2011 sees the silver anniversary of the year of 1986. (How quickly time passes.) Both the old superpowers had problems in this year. The Challenger Space Shuttle exploded, killing 7 astronauts and 1986 was the year of the nuclear disaster in Chernobyl, Soviet Union. Football fans will always remember “the hand of God” whereby a stronger than average English World Cup challenge was ended. Fans of the Boston Red Sox also felt cheated as they came agonisingly close to ending a 68 year World Series drought. 1986 saw the Marcos family, including Imelda’s vast shoe collection, thrown out of the Philippines. Actresses Megan Fox and Lindsay Lohan were born in this year. Notable departures included Phil Lynott of Thin Lizzy; Gordon MacRae of Carousel; Wallis Simpson of the 1930’s abdication crisis; Pat Phoenix of Corrie; Cary Grant, the suave Bristol-born actor and Harold MacMillan, who had recently warned his old party about selling the family silver. Is it really 25 years since the Pet Shop Boys (West End Girls) Chris de Burgh (Lady in Red) Berlin (Take My Breath Away) and Madonna (True Blue) all topped the singles charts. In the Lancashire League of 1986 Tony Dodemaide was in his only season at Lowerhouse and Mudasser Nazar, in his sixth of the nine seasons, he spent at Turf Moor. MUDASSER NAZAR was born in Lahore, Pakistan in 1956. His father had played Test cricket and he, himself, went on to play in 76 Tests, starting in Adelaide in 1976 and finishing in Auckland in 1989. He scored over 4000 runs including 10 centuries. The first and most famous, was in his home city, on England’s tour to Pakistan in 1978. It was the slowest hundred ever in Tests and it is surprising now that Test cricket is less fashionable, that crowds rolling up to watch the local hero’s snore-inducing innings , topped 50,000. Mud, as he became known in League circles, also played 122 O.D.I.’s, but never scored a hundred in that form. Playing Lancashire League certainly helped improve Mudasser’s bowling. He took 66 Test wickets (once famously going through an embarrassed English order) and 111 wickets in O.D.I.’s. For Burnley Mud was a model of consistency and an all-round model pro. His bowling was more than useful but his trademark was his consistent batting. He never believed in putting the ball in the air unnecessarily or throwing his wicket away. At Lowerhouse we celebrated wildly if we got him before he’d settled in, such as when Roger Bromley got him with a perfectly pitched out-swinger one afternoon. In all Mud got over 7000 runs and 400 wickets for the Turfites.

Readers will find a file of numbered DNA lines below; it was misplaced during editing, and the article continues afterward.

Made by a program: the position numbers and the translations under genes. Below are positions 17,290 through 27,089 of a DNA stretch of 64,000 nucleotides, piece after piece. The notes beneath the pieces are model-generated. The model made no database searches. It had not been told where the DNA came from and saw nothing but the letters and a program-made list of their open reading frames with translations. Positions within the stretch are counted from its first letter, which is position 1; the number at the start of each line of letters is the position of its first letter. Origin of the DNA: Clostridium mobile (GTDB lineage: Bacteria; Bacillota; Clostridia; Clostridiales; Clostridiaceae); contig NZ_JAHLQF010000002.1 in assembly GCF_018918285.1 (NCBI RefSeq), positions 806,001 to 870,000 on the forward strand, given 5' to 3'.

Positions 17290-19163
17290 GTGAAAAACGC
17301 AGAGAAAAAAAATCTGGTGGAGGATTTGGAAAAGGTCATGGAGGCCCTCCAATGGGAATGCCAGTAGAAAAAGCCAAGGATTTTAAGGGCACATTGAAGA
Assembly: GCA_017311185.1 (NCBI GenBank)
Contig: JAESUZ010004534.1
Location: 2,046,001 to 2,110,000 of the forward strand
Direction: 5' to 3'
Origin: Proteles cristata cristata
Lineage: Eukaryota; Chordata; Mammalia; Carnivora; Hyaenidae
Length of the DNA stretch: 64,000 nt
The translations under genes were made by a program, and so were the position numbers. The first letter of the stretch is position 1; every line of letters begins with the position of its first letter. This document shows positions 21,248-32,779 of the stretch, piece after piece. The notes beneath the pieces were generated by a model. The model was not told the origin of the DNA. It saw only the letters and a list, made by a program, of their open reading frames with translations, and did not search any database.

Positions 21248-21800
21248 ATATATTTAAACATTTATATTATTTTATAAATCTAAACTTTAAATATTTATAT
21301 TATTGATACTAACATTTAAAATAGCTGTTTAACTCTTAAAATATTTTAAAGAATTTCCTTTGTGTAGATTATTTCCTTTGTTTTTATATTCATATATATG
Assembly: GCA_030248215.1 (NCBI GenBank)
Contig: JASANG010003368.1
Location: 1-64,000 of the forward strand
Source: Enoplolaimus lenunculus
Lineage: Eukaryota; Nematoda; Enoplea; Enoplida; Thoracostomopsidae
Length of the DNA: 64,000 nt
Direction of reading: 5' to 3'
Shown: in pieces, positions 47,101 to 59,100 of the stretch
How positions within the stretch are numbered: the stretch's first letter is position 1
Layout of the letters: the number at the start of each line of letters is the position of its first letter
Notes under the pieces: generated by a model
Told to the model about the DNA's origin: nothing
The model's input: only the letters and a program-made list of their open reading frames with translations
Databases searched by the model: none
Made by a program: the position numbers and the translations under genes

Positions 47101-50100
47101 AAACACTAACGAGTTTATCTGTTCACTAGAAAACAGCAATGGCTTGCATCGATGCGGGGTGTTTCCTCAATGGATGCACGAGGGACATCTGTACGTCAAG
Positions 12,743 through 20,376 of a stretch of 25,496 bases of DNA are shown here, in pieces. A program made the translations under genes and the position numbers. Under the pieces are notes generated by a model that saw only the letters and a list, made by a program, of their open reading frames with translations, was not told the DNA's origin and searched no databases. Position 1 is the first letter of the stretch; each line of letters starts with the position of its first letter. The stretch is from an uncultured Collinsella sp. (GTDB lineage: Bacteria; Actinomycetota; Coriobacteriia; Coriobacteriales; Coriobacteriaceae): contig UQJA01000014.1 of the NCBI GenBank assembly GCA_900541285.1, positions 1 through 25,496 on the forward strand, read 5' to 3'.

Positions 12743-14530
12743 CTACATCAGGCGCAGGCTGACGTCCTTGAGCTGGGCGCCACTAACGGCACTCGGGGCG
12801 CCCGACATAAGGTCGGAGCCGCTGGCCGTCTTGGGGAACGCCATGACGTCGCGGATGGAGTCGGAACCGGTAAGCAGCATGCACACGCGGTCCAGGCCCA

His best year for both batting and bowling was 1984. (1160 runs and 70 wickets.) No wonder they kept signing the bugger! TONY DODEMAIDE was born in Melbourne in 1963. He played for Lowerhouse in ’86, and disappointed some of his friends at the ‘House, such as Brian Holmes, by signing for arch-rivals East Lancs in 1992. His international career started brightly but petered out earlier than most expected. He played 10 Tests, taking 34 wickets at 28.He took 6–58 on his Test debut versus New Zealand. Tony played 24 O.D.I.’s and was the first bowler in this form of the game to take 5 wickets on debut. This was against Sri Lanka. Uniquely Dodemaide’s first 4 Tests were all against different countries. He later had 3 successful seasons at Sussex C.C.C. For the ‘House, Dodemaide is high up on my list of favourite past pros. Unlike some of his countrymen, he was a polite and modest person. He was a real trier of a fast bowler taking 94 wickets for Lowerhouse in 1986. Only John Maguire at Church and Winston Davies at Rishton had more wickets that season. He didn’t shirk a high workload and a fair description of his attitude was that he was a pro equivalent of Jez Hope. He wasn’t the most natural batsman but fought his way to 570 League runs in ’86. Dodemaide’s good final total of nearly 6000 first class runs owed a little to his education in batting as a Lancashire League pro. At the end of the 1986 League campaign Burnley finished fourth and Lowerhouse a respectable seventh. Both Mudasser Nazar and Tony Dodemaide have continued an involvement in cricket after their playing days were over. Mud had 2 spells as coach to the Pakistani Test squad and has also coached the national team of Kenya. He still lives in Bolton. Dodemaide is back home in Melbourne as Chief Executive of Cricket Victoria. Previously he had worked for the M.C.C. at Lords, and spent 3 years as the supremo of cricket in Perth, Western Australia. To sum up, two great ambassadors of the sport and two fantastic Lancashire League professionals and gentlemen.